Baroque piano: an oxymoron to some, became a reality to those who heard one at Bach’s birthday celebration at First Lutheran Church this past Saturday. Its builder Kerstin Schwarz came from her workshop in Zerbst, Germany to maintain and present the instrument to the astonished crowd. Artem Belogurov, a leading performer of historical keyboards specializing in early pianos but going far beyond them temporally in both directions, used it to deliver a provocative recital of Bach and Handel. In remakes given before the recital, host Jonathan Wessler pointed out that this repertoire is often heard on harpsichord and on modern piano, so this performance represents something in between the two.
The instrument resides in the private collection of its commissioner Christopher Greenleaf, a veteran recording engineer and concert-series curator who filmed the recital. Throughout the day, he sparred with many (including myself) who referred to it as a fortepiano. He averred that the term “fortepiano,” used in reference to a piano which is not some form of Steinway, is a 19th-century construct reifying a distinction between the existing piano and Mozart’s. This instrument is a copy of the 1726 piano by Bartolomeo Cristofori (1655-1731) held in the Musikinstrumenten Museum at Leipzig University. These dates sit neatly within the accepted Baroque period, and any claim that a ‘baroque piano’ does not exist requires willful ignorance. There is debate if Bach ever played one of Cristofori’s pianos, but he certainly knew Gottfried Silbermann’s copies, and (arguably more importantly) they were used in Bach’s time.
From my experience, playing the Baroque piano is similar to playing a harpsichord but perhaps more comparable to playing a clavichord (though this never came up in conversation). This piano lacks a lever to lift the dampers, so there is no way to prolong the sound after a key is released. The touch is very heavy. The keys must be depressed forcefully to produce any sizable tone since the short hammer blow distance (they only move a scant two centimeters) restricts the energy delivered to the strings. The papier-mâché covered with deerskin hammerheads produce softer articulation than a harpsichord and less pop than later Classical-era pianos. Its great length (nearly eight feet) allows the vibrations to develop fully, resulting in a clear tone. While the single escapement action allows control of dynamics, the range is quite limited and best used to make crescendos and decrescendos in a line. A privative una corda mechanism, whereby the player pulls the keyboard slightly to the side so the hammers only hit one of the two strings, can be used to create contrasting forte and piano sections like switching between the two manual of a harpsichord.
The Partita in E Minor, BWV 830, is notoriously difficult to phrase at the harpsichord. The first movement, Toccata alla breve, features arpeggios with harsh suspensions that resolve on weak beats. While a harpsichordist can attempt to shade notes by overholding some to soften the articulation of others, the action of a harpsichord produces all notes at the same dynamic volume. Belogurov glided over this texture with ease using the sensitive dynamics of the Baroque piano. He crescendoed through rolled chords emphasizing the crunch and softened the resolution. Modern pianists are often criticized for this, but the transparent tone of the baroque piano and Belogurov’s subtlety of technique realized the music effectively.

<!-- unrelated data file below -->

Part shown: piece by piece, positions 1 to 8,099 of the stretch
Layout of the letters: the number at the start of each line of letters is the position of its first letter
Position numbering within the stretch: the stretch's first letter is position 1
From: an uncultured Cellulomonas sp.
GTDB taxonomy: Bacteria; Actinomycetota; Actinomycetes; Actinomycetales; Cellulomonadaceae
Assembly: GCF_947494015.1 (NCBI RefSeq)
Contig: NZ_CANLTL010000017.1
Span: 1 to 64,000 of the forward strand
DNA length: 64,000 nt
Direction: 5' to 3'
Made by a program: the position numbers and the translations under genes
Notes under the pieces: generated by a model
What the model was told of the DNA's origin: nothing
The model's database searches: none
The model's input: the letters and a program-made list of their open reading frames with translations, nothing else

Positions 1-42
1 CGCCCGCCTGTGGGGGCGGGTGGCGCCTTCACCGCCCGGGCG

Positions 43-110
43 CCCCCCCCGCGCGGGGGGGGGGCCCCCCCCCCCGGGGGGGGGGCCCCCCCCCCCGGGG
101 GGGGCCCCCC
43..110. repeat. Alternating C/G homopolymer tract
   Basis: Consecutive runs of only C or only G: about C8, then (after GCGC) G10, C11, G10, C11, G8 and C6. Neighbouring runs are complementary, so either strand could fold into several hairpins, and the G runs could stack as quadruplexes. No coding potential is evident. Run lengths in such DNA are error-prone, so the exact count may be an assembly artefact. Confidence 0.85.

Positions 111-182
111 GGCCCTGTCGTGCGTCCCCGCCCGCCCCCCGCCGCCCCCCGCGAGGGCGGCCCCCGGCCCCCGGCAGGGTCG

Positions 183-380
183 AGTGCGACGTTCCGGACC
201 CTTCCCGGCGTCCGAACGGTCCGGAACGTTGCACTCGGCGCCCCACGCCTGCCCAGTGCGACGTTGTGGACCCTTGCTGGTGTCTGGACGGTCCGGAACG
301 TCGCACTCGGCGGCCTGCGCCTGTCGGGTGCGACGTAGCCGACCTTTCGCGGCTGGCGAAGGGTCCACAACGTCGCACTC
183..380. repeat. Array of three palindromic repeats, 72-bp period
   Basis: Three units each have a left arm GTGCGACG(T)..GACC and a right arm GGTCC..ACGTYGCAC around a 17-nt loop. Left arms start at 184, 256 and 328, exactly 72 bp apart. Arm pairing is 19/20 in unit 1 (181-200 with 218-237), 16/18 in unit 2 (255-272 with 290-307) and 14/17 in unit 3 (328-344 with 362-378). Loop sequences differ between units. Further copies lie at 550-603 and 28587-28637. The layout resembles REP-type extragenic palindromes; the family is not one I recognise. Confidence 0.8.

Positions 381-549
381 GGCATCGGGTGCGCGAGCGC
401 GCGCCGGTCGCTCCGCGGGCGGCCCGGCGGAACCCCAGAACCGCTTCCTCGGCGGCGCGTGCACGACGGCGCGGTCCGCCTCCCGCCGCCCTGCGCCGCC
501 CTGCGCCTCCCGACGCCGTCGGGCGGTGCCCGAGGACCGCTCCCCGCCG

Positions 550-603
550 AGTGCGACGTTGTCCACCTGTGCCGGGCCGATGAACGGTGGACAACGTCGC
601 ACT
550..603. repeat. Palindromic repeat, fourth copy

In the Corrente, the piano produced too little sound to clearly articulate the 32nd-note figuration in the right hand. Nevertheless, the humanized vocal inflection imparted to the melismatic runs outweighed these blurry moments. This same dynamic shading allowed Belogurov to interpret cadential flourishes in dance movements as reflective afterthoughts instead of the harsh fanfares heard from harpsichords. The Sarabande best displayed this dynamic sensitivity in the varied shades of expression Belogurov produced in the arpeggiation throughout the movement. He used the una corda mechanism the most in this movement to veil the sound at its most poignant moments and to leave the audience levitating after its nearly inaudible ending.
Handel’s style of writing is substantially different from that of Bach. Perhaps reflecting the nature of contemporary English harpsichords, such as the bentside spinet, Handel uses the extreme registers of the keyboard, exaggerating the tonal differences between the left and right hands. Belogurov played into this texture, allowing the bass notes of toll beneath the melody. He also used more extreme dynamic shaping to emphasize the stronger melodic line in Handel’s music. In a brilliant move, Belogurov used dynamic control to produce notes inégales without altering their rhythm.